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Author Topic: June 26th, 2006, Whitman Crest (9,364'), MRNP  (Read 4029 times)
MW88888888
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June 26th, 2006, Whitman Crest (9,364'), MRNP
« on: 07/08/06, 02:37 PM »

Day 73
6-26-06
Whitman Crest (9,364’), via the Fryingpan Glacier
Vertical skied: 4,100 VF



It was the dead bird.  That should have been the tip-off.

Or maybe the three mountain goats.  Certainly the four distant mountaineers beating us to our intended route.  Add them together, well, “three mountain goats, a dead bird and a quad of mountaineers” – witches brew, I tell you, witches brew.

All these omens and I still found myself sliding along in the midst of a slush avalanche, snowboard facing down hill, unable to stand up and nervous to go under, bumping along down the snowfield like a giant slushy slip ‘n slide. 

That damn dead bird. 

We had come upon it as we crossed the Fryingpan Glacier, a sad sight on the pristine white snow.  It was hard to tell what kind of bird it was, certainly nothing I recognized off-hand.  In the snow it appeared to be a colorful green sparrow-like bird.  Probably lost in a storm and marooned. 
 
It was a strange sight, definitely an omen.

Now, my own black speck in a white river of snow, a million thoughts ran through my head, and at the same time I focused on only one. Could my lack of concentration result in dire consequences?  My resolve began to crumble even as the slide began to slow.

--- 

Wayne and I had arrived at the Summerland TH 9:30 pm the night before.  We crashed in the back of the truck and woke at 1:30 am.  The high pressure system that provided delightful weather for our Mt Baker summit over the weekend persisted and also meant the temperatures were destined to be high.  We needed to be on the summit early if we wanted to enjoy the best snow.  We left the TH at 2 am, in the pitch dark that created wild hallucinations in my semi sleep and racing mind.  I was glad to be in my own headspace for the 4.1 miles to Summerland, it allowed me to zone out the troubles of common life.  In the starlight Wayne and I ogled the lines coming down from the Banshee Mountain plateau, the darkness masking the ugliness of the lower scree fields.  But in the delusional march of deep, dark night, one could imagine a terrific descent.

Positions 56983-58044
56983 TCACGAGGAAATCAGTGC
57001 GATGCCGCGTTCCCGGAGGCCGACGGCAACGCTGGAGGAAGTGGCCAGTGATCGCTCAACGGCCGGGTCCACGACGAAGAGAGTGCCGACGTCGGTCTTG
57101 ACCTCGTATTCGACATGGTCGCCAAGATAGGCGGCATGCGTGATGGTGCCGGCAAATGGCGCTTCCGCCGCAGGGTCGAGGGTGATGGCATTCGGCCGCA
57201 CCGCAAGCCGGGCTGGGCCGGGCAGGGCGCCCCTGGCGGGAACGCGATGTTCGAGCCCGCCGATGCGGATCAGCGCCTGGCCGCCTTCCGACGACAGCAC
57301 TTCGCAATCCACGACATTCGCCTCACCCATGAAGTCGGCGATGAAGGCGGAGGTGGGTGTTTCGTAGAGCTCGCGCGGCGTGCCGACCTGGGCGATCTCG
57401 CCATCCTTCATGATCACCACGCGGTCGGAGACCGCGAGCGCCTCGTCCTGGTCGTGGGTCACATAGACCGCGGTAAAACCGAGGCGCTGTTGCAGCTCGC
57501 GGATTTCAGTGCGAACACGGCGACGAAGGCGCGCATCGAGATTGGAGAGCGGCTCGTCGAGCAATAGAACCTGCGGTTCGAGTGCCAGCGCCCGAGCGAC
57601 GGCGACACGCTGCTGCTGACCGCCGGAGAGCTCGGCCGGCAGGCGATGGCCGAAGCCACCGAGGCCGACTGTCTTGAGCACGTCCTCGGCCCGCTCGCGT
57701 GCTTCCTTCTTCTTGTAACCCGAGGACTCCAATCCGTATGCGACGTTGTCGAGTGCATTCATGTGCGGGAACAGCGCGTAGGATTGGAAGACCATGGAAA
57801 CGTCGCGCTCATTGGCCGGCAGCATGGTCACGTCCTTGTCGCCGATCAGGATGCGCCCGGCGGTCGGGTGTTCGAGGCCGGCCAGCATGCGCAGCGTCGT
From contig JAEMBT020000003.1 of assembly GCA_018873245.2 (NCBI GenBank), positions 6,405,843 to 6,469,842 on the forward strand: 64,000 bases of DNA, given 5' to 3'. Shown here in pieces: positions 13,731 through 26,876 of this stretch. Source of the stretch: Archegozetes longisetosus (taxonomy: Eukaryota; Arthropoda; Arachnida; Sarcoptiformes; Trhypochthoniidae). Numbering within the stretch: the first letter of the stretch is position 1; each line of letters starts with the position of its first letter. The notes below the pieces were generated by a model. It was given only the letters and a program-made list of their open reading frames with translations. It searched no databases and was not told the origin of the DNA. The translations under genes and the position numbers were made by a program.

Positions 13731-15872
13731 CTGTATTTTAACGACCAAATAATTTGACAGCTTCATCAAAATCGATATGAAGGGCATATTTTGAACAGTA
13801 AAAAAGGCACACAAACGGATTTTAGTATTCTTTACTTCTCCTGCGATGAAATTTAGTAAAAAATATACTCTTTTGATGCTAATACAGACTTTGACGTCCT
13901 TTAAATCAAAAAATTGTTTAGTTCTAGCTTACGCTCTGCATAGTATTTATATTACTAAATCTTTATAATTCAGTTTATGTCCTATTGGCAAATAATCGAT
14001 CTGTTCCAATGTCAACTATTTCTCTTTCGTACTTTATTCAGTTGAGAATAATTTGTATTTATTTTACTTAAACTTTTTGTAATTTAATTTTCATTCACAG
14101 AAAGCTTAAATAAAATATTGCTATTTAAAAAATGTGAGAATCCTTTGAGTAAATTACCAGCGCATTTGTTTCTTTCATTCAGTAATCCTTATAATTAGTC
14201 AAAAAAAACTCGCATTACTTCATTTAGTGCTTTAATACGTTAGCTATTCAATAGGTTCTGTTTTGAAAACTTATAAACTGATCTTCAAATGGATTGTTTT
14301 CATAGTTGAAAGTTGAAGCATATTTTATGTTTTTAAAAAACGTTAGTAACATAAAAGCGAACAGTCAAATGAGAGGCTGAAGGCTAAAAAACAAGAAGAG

We entered the expanse of the Summerland gorge as dawn illuminated the Mountains around us.  Well, lit up Rainier like a fireworks display, all eyes gravitating toward the behemoth, Little Tahoma, Mt Ruth and other lesser peaks merely providing a backdrop for the main event. 

We dropped our packs and enjoyed the light show of Alpine glow, ate, drank and planned our ascent.  We intended to conduct a covert ski of Little Tahoma as we were unable to swing the ridiculous cut off time of 5:30 pm at the Ranger Station to obtain a permit the night before. 

“Look,“ Wayne said, pointing up toward the route “Mountain Goats!”.  Sure enough, three mountain goats traversed the bowl above us, across our intended route, making their way toward Goat Mountain.  A black cat crossing your path is bad luck, so what about three mountain goats?
We switched into glacier travel gear, mostly to even out the pack weights, and made our way up the Fryingpan Glacier headwall roped up.  Above us, to our surprise, four mountaineers appeared just below Meany crest.  It was obvious they had come from the Summerland shelter, and as they traversed the slope above us, we could only surmise they were heading toward Little Tahoma. 

Rats.  We hadn’t any qualms about climbing the peak without a permit (if the park want wanted the 24/7 revenue, they needed to install 24/7 permit stations), but we also had a low tolerance for being hassled by The Man.  Even if it was only a guide, we really didn’t need the  headache.  Anyway, they appeared to have a jump start on our line, and we would be subject to their rock fall up on the route.  No, we needed a change of plans. 

Plan B was floated and accepted, and our new destination was Whitman Crest, closer and lower than LT, and right along the way.  I assured Wayne that the ski of the Fryingpan Glacier from Whitman Crest was a classic in its own right and would allow us a perfectly legal destination, free from any hassle from The Man.  Course set, we headed up the steep headwall.



After a short scramble on exposed rocks at the top of the headwall, we set out across the Glacier proper.  Ski conditions on the Glacier were ideal: Flat, with few sun cups, almost no crevasses to go around or over, and a steady line of descent from the Crest.  Awesome!  As we crossed the glacier we also plotted out a line of descent and were jazzed to see a direct steep chute from the summit.  Something interesting to spice up the descent.